“The Mondeo will be a rational, reliable business purchase," says Roelant de Waard, chairman and managing director of Ford of Britain. He expects 70% of sales to be to fleets, 70% to be diesel and 70% to be the five-door hatchback model.
"But we want this car to tempt user-choosers and private buyers, too," he added.
Ford is confident that the new Mondeo’s residual values will outperform Saab, Toyota and Vauxhall competitors over three years/60,000 miles.
De Waard added: "We have worked with CAP to achieve a 10% improvement in residuals compared with the outgoing car.
"We are not suddenly going to sell to BMW 3 Series and Audi A4 drivers, but I am confident we are going to sell to an increasing number of these customers. We have already seen this with the S-Max." Ford says it has set realistic UK sales targets of 48,000 Mondeos per year, with less cars going to daily rental companies to help improve residuals. There will also be less discounts, the company pledges.
De Waard believes the new Mondeo will be the key competitor for the Volkswagen Passat but adds: "Keen pricing means Mondeo will still compete with our traditional rivals too."
The range now starts with Edge models from £15,010 for the 1.6-litre petrol five-door as LX versions have been discontinued because Ford wants the Mondeo to be considered more upmarket. Even this entry-level model has air-conditioning and cruise control. Diesel versions will cost from £16,500 for the 1.8 TDCi.
The full engine choice comprises four Duratorq diesels and five Duratec petrol engines including a new 2.3-litre petrol with 158bhp. The diesel engines produce 3% less CO2 overall and the petrol engines 10% less.
The predicted sales mix is 29% Edge, 33% Zetec (from £16,710), 20% Ghia (from £18,460) and 18% Titanium X (from £20,460). Ford says more than half of S-MAX sales are currently top-spec Titanium models and it believes Mondeo can achieve the same.
Mondeo: First impressions
When a car has been as successful as the Ford Mondeo replacing it is scary, especially when in some areas its rivals have not caught up with its abilities.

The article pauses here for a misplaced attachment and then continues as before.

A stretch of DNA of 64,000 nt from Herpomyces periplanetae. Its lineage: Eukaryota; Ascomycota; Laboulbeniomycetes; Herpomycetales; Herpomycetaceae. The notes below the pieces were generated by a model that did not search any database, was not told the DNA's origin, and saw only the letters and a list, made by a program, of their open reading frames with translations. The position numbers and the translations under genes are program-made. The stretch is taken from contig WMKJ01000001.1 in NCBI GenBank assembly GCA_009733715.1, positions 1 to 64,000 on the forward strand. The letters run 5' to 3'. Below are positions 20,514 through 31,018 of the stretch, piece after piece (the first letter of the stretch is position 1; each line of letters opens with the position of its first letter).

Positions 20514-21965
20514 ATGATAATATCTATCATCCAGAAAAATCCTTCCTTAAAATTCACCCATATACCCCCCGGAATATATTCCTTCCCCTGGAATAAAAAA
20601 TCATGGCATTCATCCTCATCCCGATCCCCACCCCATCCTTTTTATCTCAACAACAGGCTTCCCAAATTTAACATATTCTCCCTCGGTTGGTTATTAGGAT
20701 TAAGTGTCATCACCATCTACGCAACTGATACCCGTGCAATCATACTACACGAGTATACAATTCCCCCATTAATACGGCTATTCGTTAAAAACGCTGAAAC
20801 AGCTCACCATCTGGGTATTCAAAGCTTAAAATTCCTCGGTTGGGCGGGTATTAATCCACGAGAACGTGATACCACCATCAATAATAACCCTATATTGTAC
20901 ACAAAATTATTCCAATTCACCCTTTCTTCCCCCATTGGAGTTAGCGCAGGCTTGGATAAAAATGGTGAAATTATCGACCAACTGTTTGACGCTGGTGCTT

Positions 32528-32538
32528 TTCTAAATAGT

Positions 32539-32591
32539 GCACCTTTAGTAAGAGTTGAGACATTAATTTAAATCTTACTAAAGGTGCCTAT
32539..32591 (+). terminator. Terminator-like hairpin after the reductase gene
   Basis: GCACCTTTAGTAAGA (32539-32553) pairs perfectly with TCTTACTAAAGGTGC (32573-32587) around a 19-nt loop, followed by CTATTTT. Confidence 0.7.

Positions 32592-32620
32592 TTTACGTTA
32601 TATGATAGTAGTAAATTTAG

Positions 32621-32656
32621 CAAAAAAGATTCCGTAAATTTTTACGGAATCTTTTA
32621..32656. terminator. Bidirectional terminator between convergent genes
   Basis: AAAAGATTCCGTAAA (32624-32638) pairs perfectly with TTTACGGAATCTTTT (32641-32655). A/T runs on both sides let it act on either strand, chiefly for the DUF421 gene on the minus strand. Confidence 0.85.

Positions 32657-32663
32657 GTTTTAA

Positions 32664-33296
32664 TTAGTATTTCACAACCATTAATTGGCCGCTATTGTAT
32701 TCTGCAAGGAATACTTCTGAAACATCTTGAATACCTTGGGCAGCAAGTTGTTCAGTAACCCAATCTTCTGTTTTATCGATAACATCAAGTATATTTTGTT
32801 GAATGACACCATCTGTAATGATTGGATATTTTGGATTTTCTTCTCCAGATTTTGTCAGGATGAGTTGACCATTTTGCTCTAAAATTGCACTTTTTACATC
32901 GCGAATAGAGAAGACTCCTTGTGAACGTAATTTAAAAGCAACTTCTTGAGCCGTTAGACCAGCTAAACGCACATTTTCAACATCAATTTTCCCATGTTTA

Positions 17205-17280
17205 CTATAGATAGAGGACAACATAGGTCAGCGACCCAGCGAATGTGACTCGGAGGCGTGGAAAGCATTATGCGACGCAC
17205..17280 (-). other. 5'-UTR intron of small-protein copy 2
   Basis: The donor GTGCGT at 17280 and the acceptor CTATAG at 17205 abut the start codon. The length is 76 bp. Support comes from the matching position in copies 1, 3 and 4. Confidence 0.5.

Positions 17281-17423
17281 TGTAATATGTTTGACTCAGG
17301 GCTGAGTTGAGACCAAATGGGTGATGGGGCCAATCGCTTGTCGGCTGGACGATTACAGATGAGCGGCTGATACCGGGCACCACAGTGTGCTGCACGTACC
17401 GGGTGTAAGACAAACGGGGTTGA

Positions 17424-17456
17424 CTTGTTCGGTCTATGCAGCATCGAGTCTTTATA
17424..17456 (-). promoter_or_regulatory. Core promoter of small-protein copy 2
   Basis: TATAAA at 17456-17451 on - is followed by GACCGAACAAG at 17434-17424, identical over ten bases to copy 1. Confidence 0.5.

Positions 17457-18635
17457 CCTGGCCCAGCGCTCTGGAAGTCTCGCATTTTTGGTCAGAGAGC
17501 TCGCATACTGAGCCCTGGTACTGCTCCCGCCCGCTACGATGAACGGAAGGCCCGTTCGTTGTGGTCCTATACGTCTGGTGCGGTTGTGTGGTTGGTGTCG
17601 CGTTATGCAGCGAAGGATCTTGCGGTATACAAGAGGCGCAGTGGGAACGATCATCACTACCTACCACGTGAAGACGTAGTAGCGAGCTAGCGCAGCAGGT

But to its credit Ford has aimed high, building a range of models that not only improve the car's impressive dynamic abilities but lift the Mondeo’s appeal nearer to image conscious prestige car buyers.
For a start it has enormous presence, with lots of detailing that catches the eye - there are no less than three different sorts of headlights for instance.
The goal was to make the car appeal not just to fleet buyers but also user-choosers who previously might not have thought of the M-word when selecting their next car.
Upmarket features were also needed such as colour screen satellite navigation, cruise control which adjusts distance to the vehicle in front, optional sports suspension and even switchable suspension which you can change for long motorway hauls or to enjoy a twisty road.
On a more practical note, Ford has solved the problem of mis-fuelling diesel with petrol and vice-versa with a filler neck which expands or contracts according to the pressure put on it by the end of the nozzle. And to make life even easier you just have to flip the filler flap because there is no separate cap to remove.
Ford often changes the names of its cars when it launches a new model, but decided early on to stay with Mondeo because the company was proud of nearly four millions sales over the past 13 years.